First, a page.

Thursday, May 17, 2012

Untethered Galactic Nomads

"He giveth power to the faint; and to them that have no might he increaseth strength.

"Even the youths shall faint and be weary and the young men shall utterly fall: But they that wait upon the Lord shall renew their strength; they shall mount up with wings as eagles; they shall run, and not be weary; and they shall walk, and not faint."-- Isaiah 40.29-31, KJV, Holy Bible.

Don't go getting all misty on me just because I'm beginning with a bible quote I happen to like; nor should you get apprehensive when I tell you a metaphor is aborning.  

I've been reading lots lately about extra-solar planets (planets outside our own solar system orbiting other stars) that our burgeoning technology is allowing us to discover, mostly gas-giants like our own Jupiter or even bigger.   But something amazing, even terrifying,  has emerged from data dispensed by telescopes like Kepler.   Our own galaxy may harbor as many as 100 billion planets that drift free, alone, and bereft of any solar warmth.   These balls of rock and life-potential gas--carbon, hydrogen, oxygen, and nitrogen--were apparently knocked out of solar orbits by early chaotic solar system formation, or perhaps by cometary encounters, or even random scuffles with bigger planetary bullies that bumped them right out the stellar playground.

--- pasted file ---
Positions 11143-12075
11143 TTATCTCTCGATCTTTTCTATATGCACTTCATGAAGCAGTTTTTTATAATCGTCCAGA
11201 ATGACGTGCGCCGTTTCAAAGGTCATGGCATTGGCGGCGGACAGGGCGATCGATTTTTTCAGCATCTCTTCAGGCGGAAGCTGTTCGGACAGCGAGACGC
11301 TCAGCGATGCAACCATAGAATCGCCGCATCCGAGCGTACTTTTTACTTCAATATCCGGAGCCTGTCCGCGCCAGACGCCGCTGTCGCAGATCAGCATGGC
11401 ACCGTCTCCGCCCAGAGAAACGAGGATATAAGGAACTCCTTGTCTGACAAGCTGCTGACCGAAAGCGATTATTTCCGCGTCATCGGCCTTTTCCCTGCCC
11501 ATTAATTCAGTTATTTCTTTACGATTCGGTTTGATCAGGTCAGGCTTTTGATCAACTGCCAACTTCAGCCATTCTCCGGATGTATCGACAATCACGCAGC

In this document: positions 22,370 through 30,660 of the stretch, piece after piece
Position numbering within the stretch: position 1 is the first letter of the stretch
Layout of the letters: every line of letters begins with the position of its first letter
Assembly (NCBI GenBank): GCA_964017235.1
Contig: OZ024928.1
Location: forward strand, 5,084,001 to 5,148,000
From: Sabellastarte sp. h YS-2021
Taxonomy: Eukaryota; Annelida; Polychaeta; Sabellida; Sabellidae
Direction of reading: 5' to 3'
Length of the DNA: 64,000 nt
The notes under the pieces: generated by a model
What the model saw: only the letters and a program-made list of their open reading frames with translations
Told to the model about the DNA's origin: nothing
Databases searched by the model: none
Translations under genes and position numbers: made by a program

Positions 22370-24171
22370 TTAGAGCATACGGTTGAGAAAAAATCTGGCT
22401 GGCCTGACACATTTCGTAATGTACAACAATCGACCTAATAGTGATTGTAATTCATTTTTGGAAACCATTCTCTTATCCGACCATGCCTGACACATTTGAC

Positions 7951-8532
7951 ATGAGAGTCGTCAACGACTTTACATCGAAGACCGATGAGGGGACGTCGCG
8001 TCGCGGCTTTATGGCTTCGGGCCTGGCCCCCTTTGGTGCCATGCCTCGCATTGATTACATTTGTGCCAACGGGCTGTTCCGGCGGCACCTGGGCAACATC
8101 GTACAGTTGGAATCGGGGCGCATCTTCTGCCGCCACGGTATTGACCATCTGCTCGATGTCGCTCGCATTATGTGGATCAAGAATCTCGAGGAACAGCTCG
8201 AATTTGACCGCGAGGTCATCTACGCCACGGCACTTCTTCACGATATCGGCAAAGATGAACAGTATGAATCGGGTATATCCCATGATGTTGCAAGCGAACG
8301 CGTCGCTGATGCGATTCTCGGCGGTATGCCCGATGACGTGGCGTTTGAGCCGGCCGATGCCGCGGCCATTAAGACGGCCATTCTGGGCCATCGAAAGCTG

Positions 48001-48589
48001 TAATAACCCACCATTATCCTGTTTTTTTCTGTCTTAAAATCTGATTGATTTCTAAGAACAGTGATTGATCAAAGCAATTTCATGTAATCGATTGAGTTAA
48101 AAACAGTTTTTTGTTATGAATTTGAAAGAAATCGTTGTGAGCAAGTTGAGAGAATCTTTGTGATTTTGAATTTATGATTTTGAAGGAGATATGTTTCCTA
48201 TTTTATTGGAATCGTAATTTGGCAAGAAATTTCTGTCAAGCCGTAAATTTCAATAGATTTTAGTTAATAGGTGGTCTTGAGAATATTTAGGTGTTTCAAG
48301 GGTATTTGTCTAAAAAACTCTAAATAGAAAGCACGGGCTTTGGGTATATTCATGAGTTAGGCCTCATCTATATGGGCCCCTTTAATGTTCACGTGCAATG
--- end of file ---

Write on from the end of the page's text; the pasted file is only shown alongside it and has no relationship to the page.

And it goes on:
So these frozen balls (100 billion in our own galaxy; how many more traveling in billions of cosmic archipelagos beyond the Milky Way?) drift in isolation and near absolute zero temperature.  Such loneliness is difficult to imagine.  Is it inconceivable that in some far, unimaginable future one of these untethered nomads might become ensnared in the gravity of an alien sun--blue/white blazing or friendly yellow like our own?   This could happen:  The frigid earth-sized mass enters orbit through no effort of its own, begins a long, hissing thaw, gasses bubble, chemicals combine, replicators form, the conditions for new life begin to percolate--quietly and soothingly, like a tea kettle on a wretched dark night.

So could one of the denizens of the Mission and the street I see daily--heavily and hideously tattooed from ankle to skull top, mortally tired, lonely and leathery,  hunch-backed by age 29, talking in a weird,  speedy prison patois, incapable of completing a coherent thought or discoursing on anything but the new execrable Avengers movie--frozen galactic nomads,  indeed--could one of these men find the solar environment that will transform him, thaw him, give him his wings?   Maybe, but don't bet on it, baby.

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